I am finally ready to start OC the below modest box (phenom 945). I plan on getting a real air cooler shortly but wanted to understand the impacts amongst vcore, ht etc. I have read numerous guides, most of which are consistent, and still have a few questions. I prefer to get as far as i can with AMD overdrive and then go to the BIOS Setting to save some time.
1. Diagram - I tend to prefer pictures to understand the relationships between the vcore voltage, ht timings etc. Is there a diagram
the outlines the major elements in overclocking for beginners?
2. General Sequence - I believe the approach for is as follows. I have divided into two phases - phase 1 gets you close and phase II dials it into the final value. I like a decent amount of safety margin.
a. Set up your memory in BIOS at the supplier rated speed and timings
b. Set all the elements in BIOS to manual (vs auto) at the stock settings for
- vcore (1.35)
- cpu(core) multiplier
- ht ref clock
- ht multiplier
- nb vid voltage (1.2)
c. elements to save for Phase II (DRAM , HT & SB voltage)
d. don't bother touching PCIe speed ever
e. Start the big dial /Phase I
Now, since i have a fixed multiplier on the 945 (15)
Loop through the following
-Up the HT reference clock by a few MHz (using AOD)
- If it fails, lower the multiplier and restart with the higher HT reference clock.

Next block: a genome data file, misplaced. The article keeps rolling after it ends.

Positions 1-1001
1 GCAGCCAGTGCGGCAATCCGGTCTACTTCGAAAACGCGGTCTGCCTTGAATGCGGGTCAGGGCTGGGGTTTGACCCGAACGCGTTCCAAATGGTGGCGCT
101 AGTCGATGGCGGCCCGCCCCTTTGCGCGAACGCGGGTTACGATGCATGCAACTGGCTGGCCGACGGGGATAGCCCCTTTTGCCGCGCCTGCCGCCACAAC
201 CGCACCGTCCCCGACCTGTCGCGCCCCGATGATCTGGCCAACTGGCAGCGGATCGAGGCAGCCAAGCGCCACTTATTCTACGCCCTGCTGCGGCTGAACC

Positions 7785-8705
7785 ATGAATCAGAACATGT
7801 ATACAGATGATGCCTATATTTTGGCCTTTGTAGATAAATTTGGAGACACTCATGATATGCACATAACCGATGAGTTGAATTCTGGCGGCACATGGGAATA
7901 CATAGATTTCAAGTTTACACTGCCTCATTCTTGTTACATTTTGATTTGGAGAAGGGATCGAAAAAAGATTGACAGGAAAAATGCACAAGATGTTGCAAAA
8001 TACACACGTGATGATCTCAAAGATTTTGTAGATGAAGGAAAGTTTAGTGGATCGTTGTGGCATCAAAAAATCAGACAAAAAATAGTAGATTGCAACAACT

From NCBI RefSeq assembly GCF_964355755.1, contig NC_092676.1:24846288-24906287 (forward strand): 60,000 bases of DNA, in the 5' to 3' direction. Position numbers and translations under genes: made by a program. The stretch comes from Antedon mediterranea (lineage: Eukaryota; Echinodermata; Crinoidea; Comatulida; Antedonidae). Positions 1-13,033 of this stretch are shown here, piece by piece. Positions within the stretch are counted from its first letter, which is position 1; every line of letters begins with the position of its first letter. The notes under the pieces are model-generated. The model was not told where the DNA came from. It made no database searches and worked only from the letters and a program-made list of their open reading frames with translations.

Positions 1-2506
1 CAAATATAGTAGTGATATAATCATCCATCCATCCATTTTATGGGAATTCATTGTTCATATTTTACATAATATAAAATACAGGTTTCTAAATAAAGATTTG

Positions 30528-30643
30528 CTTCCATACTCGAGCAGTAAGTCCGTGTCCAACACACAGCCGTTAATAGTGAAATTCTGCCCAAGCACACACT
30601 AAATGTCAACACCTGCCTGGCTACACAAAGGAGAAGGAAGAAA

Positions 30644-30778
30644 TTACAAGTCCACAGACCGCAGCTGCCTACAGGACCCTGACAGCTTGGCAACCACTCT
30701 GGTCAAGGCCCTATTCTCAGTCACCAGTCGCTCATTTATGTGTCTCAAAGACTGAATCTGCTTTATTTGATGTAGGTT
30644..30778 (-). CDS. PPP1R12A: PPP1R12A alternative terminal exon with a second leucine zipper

Until unable to go farther
Now here is where I get a little stuck.
I have only gotten to 3.165 , HT clock 210 (which pops mem to 840) using AOD. The AOD locks up when I go higher.
If the system doesn't boot with a lower multiplier and higher freq, should I goose the vcore?
Do I set it up a little bit more and go back to the loop? I am loath to add vcore as i work in the embedded HW industry.
I believe that third variable (vcore) is the only element left in this loop.
OR do I go back to the loop in the BIOS and assume the save from AOD is failing somehow.
I prefer to maintain the power saving functions because maxing out the clock and vcore 24/7 seems like sitting at a stop light, with the car in park, while holding the gas pedal to the floor and listening to the engine bounce off the rev limiter......when the car just needs to sit there and power the AC and the radio.
The advantage of the maxed out 24/7 approach is that you may be able to overclock just a little further with the clock speed and voltage "locked down" rather than changing with load. But it's probably only a couple 100 mhz difference.
Software CPU overclocking is generally less effective than BIOS overclocking, so I wouldn't go that route for maxed-out or dynamic overclocking. (GPU -video card- overclocking software seems to work well though)
Here is a cut and paste on how I overclocked my 1045t and kept variable Vcore and clock speed: (from another thread)
I have my 1045t OC'd to 3.4 Ghz with all 6 cores running. It could go higher but, I'm limited by heat because I can't fit a bigger cooler in my case.
I recommend getting some free software first. CPU-Z and HWmonitor, and prime95.
CPU-Z will show you frequencies, voltages and ram timings.